When adopting microservices architecture, the traditional relational database might not meet the requirement. Given different types of services, different databases are more suitable.
The following list of points that need to be considered.
When an organization moves to microservices architecture from an existing monolithic application built with SQL database, the existing database running in a data center may be used again with some process updates. For a mission-critical application, it is still recommended to use a commercial database like Oracle or MS SQLServer. The real problems with these commercial databases are the associated costs (Licenses, Hardware, Maintenance, etc.) and provisioning process. Oracle is industry’s single largest database vendor - which was great during the days before cloud and open source. But now Oracle is in trouble.
When you start a microservice that needs to be done within 2 weeks, you cannot wait for an Oracle database instance to be created within 3 months. When moving to the cloud, open source SQL databases are more flexible as vendors have fully automated everything for the popular ones. Most cloud providers have multiple database offerings and users can create their instance from the GUI console on their own. This is called database as a service.
Another issue with a commercial database like Oracle is its heaviness. It would be very costly for an Oracle database to support 1000s of connections, yet it would be easy for MySQL to do so. When you split a big monolithic app to 100 pieces, each piece might need 10 connections which are 1000 rather than 10 connections for the original monolith.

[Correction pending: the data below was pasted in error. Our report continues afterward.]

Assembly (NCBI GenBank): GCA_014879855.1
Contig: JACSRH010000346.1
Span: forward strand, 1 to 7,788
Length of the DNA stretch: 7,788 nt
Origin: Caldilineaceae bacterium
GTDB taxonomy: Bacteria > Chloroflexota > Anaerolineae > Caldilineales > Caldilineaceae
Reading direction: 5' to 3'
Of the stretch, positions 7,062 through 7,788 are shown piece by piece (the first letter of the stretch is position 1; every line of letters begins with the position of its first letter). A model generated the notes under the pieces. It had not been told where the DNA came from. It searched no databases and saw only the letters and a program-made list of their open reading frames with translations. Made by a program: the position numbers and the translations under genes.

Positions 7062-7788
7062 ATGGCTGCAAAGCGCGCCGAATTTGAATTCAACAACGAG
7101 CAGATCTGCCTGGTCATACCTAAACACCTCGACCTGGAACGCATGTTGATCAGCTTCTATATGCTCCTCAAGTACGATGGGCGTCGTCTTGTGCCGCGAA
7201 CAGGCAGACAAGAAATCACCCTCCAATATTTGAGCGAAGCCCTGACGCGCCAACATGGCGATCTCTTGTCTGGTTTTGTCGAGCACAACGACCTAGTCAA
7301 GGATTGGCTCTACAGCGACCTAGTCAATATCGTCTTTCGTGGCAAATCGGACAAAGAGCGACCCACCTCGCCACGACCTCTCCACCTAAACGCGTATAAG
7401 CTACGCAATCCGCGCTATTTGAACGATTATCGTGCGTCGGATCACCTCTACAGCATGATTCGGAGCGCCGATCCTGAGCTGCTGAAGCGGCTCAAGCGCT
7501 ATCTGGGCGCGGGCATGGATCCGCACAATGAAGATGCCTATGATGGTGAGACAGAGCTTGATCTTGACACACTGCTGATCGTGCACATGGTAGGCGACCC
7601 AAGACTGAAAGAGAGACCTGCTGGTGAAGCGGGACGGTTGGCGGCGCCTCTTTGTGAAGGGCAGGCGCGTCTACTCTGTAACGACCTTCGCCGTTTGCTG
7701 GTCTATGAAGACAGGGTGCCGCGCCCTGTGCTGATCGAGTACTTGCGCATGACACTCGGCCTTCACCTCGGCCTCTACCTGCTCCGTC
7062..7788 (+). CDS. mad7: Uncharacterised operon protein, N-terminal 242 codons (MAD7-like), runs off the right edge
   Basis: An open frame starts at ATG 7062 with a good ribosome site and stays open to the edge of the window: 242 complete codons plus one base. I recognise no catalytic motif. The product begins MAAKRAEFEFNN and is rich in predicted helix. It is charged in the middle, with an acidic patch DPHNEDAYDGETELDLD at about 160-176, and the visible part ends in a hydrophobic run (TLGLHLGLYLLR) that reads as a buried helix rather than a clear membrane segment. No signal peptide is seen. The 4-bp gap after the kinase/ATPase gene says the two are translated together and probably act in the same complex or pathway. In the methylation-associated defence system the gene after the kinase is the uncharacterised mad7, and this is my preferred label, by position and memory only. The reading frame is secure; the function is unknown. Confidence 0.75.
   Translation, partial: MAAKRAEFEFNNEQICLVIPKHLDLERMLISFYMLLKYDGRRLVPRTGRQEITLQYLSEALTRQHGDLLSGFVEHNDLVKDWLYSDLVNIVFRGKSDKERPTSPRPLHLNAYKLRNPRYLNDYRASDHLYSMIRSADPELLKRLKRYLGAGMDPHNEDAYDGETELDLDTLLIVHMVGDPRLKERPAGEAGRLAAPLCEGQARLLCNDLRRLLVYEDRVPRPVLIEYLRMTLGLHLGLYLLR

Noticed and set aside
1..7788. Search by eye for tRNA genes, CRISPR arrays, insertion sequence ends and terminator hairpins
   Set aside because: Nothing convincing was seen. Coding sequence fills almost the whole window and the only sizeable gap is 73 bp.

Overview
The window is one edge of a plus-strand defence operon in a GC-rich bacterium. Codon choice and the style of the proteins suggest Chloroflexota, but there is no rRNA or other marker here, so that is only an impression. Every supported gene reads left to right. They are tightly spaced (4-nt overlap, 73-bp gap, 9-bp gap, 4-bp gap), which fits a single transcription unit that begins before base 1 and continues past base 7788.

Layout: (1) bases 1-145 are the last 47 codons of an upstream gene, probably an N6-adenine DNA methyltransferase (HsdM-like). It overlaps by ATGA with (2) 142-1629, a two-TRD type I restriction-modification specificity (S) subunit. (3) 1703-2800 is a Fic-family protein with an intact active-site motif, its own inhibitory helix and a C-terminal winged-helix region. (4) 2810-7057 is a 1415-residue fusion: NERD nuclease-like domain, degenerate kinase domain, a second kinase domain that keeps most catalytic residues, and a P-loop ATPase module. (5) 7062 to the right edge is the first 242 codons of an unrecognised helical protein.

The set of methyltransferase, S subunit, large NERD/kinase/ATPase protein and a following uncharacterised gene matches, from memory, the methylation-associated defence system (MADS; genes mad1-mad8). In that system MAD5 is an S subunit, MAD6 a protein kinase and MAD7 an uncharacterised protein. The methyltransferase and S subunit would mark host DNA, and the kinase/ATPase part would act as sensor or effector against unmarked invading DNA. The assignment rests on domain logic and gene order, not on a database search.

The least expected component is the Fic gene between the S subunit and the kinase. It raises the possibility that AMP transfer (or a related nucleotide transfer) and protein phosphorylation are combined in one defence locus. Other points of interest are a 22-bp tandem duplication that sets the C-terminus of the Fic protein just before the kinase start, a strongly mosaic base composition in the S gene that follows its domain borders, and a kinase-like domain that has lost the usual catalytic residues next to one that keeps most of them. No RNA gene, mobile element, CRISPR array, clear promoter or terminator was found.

In-Memory Data Grid
Given the scalability and latency requirement of microservices, we have to heavily utilize In-Memory Data Grid or distributed cache. When event sourcing and CQRS are used, the query side service should be built on top of distributed cache if possible for read-heavy services. The cache is constantly updated by the events sent from the command side so we don’t need to worry about if the data in the cache is stalled or not. Given we have an event store which is the source of the truth, we don’t need to worry too much about if the distributed cache is lost or not. The aggregates can always be generated by replaying the events. The following products can be used based on the requirements:
If the distributed cache is not available, we can always put the cached data into a document database so that it can be loaded from a key quickly. With SSD becoming more popular, these days, the key lookup in document databases can be very fast.
One of the most popular document databases is MongoDB.
The document database is good at handling JSON documents, but sometimes, we need to handle some key-value mapping data directly. This requires a K/V database like RockDB.
Both the document and key/value databases support lookup from a key to a value. When it comes to the relationship between entities, they are not very good at it. Graph databases like Neo4j are more efficient for these use cases.
There are databases that support K/V, Document and Graph at the same time with one instance, as they are both getting more popular these days. ArangoDB and OrientDB are two examples.
Event-based frameworks light-eventuate-4j, light-tram-4j, and light-saga-4j require event or message store in a database that supports transaction log trailing in order to publish events to Kafka message broker. Currently, we have only tested MySQL and MariaDB and we have CDC server built to support the two databases. Oracle Streams is under consideration but there is more work to be done.
For metrics information, we need a time-serial database. Currently, we support InfluxDB and Prometheus. There are other databases like KairosDB and OpenTSDB we are planning to support in the future. KairosDB is based on Cassandra and it makes sense if you have Cassandra implemented already. OpenTSDB is based on Hadoop/HBase and it is a natural choice if Hadoop is already used in your organization.